Amphibians have a long history of medical use with many innovations still to be discovered. Building off of traditional uses, Deng et al. (2019) explored the use of skin secretions from Andrias davidianus (SSAD), which can be humanely collected twice a month, as a medical adhesive. Current methods of wound closure include mechanical closures (e.g., staples and sutures) and adhesive closure materials (e.g., synthetic polymers and naturally derived fibrin glue from mussels). Using freeze-dried then rehydrated SSAD, Deng et al. compared the effectiveness of these different wound closure materials in ex vivo and in vivo (in rats) experiments. They found that SSAD adhered tissue equal to or better than other adhesive materials and was more flexible. Additionally, SSADs had the best wound healing times with regenerative properties and minimal scarring than all of the other methods. SSAD also degenerated quickly in live tissue with a minimal immune response. Testing is still needed to determine how SSADs will interact with human tissues, but these results have exciting implications for post surgery recovery (Written by Ann T. Chang).
This species was featured as News of the Week on 23 September 2019:
How sex is determined in amphibians is epitomized by diversity. For those species with genetic sex determination, which sex has two types of sex chromosomes (e.g., XY or ZW chromosomes as in mammals and birds, respectively) varies from species to species. To date, most research on the genetics of amphibian sex determination has focused on frogs with little work centered on the salamanders or caecilians. New research by Hime et al (2019) identified a ZZ-ZW female heterogametic sex chromosome system in the salamander family Cryptobranchidae, which includes Cryptobranchus hellbenders from the United States and Andrias giant salamanders from Asia. Using next generation genomic data, the same ZZ-ZW sex-linked regions were discovered in the genomes of both salamander genera. This discovery indicates that the same sex chromosomes have been retained in Cryptobranchid salamanders since the different species diverged roughly 60 million years ago. Their work is particularly impressive given these salamanders’ genomes are enormous at 56 Gb, roughly 18 times the size of the human genome. Beyond the evolutionary implications of understanding a remarkably conserved sex chromosome system in an ancient salamander lineage, they produced a series of sex-linked molecular markers that are sequenced only in genetic females, which will facilitate conservation work on these imperiled amphibians (Written by Max Lambert).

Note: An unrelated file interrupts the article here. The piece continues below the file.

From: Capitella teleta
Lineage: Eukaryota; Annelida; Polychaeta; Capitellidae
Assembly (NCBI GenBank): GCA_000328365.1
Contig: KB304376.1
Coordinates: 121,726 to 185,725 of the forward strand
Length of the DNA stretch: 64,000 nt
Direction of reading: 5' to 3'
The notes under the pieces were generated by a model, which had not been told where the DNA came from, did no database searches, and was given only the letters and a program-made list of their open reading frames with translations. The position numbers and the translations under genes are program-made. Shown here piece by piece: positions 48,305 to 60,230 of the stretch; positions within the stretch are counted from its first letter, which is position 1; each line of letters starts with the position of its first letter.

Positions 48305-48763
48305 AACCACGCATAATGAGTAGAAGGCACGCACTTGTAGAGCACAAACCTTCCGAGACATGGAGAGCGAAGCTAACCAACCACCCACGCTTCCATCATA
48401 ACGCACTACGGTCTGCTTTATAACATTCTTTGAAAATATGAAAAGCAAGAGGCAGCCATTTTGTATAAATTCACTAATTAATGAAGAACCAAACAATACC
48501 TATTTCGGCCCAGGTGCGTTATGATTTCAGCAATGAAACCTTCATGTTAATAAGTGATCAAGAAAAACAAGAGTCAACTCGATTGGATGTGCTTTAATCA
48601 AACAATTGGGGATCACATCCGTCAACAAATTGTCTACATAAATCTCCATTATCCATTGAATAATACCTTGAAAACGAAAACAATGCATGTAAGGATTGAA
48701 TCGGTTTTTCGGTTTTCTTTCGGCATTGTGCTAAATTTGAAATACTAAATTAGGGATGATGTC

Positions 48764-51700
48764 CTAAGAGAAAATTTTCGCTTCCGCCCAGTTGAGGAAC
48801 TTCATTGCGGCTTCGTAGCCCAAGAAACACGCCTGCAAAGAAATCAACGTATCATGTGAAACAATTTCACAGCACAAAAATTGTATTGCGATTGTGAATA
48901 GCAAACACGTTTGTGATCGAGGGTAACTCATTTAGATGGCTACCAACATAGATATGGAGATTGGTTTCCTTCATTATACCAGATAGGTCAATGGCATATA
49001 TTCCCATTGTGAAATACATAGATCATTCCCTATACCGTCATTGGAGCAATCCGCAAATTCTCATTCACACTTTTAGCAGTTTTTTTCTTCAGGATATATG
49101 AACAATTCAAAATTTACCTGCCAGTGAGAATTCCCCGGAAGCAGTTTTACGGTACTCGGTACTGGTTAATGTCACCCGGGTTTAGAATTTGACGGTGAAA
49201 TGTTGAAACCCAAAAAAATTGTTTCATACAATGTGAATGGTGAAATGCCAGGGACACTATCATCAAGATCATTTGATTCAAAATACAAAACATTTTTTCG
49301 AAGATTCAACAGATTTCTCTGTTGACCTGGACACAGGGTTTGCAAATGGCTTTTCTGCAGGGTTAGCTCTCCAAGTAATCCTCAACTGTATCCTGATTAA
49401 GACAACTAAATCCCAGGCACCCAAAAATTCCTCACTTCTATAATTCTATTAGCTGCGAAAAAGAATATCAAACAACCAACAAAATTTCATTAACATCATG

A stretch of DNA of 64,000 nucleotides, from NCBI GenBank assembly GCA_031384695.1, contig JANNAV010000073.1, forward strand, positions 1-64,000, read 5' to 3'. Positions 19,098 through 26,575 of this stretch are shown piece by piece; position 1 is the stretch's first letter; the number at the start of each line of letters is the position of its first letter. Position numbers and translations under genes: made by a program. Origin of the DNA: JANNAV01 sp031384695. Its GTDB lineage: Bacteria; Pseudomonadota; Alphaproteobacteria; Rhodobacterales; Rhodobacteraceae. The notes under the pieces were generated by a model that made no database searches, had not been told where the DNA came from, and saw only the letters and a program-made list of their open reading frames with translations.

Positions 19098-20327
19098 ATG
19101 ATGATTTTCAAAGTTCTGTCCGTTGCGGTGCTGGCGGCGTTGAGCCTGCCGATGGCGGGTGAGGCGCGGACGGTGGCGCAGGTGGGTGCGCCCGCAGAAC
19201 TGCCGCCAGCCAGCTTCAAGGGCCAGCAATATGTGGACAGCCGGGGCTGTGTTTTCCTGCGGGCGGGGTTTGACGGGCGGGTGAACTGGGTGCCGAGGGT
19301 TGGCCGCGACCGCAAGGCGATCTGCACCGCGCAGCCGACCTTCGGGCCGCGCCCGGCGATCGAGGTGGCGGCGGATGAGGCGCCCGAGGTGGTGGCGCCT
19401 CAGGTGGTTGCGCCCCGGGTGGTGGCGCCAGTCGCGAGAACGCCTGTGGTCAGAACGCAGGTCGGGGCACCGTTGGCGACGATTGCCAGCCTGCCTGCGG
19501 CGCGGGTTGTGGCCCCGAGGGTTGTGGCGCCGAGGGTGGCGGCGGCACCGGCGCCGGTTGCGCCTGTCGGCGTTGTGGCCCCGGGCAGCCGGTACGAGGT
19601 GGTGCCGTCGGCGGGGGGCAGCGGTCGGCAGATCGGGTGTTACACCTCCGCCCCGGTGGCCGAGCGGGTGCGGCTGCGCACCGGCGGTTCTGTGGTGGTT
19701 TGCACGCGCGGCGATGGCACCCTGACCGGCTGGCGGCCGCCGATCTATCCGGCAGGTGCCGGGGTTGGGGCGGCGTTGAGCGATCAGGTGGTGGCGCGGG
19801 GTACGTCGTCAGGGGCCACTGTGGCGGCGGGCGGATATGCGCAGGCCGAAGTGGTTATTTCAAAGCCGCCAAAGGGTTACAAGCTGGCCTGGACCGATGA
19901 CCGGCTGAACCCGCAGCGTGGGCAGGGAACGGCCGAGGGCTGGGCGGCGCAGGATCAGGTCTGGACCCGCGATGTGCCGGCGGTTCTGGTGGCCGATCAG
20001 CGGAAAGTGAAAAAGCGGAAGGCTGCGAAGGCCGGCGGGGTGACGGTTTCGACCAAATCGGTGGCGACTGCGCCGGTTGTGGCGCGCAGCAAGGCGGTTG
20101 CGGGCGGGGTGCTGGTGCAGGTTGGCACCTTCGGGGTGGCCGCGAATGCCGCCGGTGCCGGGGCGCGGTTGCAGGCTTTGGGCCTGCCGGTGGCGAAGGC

Chang, M. L. Y. (1936). Contribution à l'étude morphologique, biologique et systèmatique des amphibiens urodèles de la Chine. Librairie Picart, Paris.
Fei, L. (1999). Atlas of Amphibians of China. Henan Publishing House of Science and Technology, Zhengzhou.
Haker, K. (1997). "Haltung und Zucht des Chinesischen Riesensalamanders Andrias davidianus." Salamandra, 33, 69-74.
Kawamichi, T. and Ueda, H. (1998). ''Spawning at nests of extra-large males in the Giant Salamander Andrias japonicus.'' Journal of Herpetology, 32, 133-136.
Liu, C.C. (1950). Amphibians of Western China. Chicago Natural History Museum, Chicago.
Liu, G., and Q. Liu (1998). ''Andrias davidianus (Blanchard, 1871).'' China Red Data Book of Endangered Animals. Amphibia and Reptilia. Zhao, E., eds., Science Press, Beijing, China, 30-33.
Thorn, R. (1969). Les Salamandres d'Europe, d'Asie, et d'Afrique du Nord. Lechevalier, Paris, France.
Ye, C., Fei, L., and Hu, S. Q. (1993). Rare and Economic Amphibians of China. Sichuan Publishing House of Science and Technology, Chengdu.
Zhao, E. (1999). ''Distribution patterns of amphibians in temperate East Asia.'' Patterns of Distribution of Amphibians. A Global Perspective. Duellman, W. E., eds., Johns Hopkins University Press, Baltimore, MD, 421-443.
Zhao, E. (ed.) (1998). China Red Data Book of Endangered Animals. Amphibia and Reptilia. Science Press, Beijing, China.
Originally submitted by: Max Sparreboom (first posted 2000-02-07)
Edited by: Meredith J. Mahoney, Michelle S. Koo, Updated by Ann T. Chang (2019-09-23)
Species Account Citation: AmphibiaWeb 2019 Andrias davidianus: Chinese Giant Salamander <https://amphibiaweb.org/species/3858> University of California, Berkeley, CA, USA. Accessed Jul 3, 2022.
Feedback or comments about this page.
Citation: AmphibiaWeb. 2022. <https://amphibiaweb.org> University of California, Berkeley, CA, USA. Accessed 3 Jul 2022.
AmphibiaWeb's policy on data use.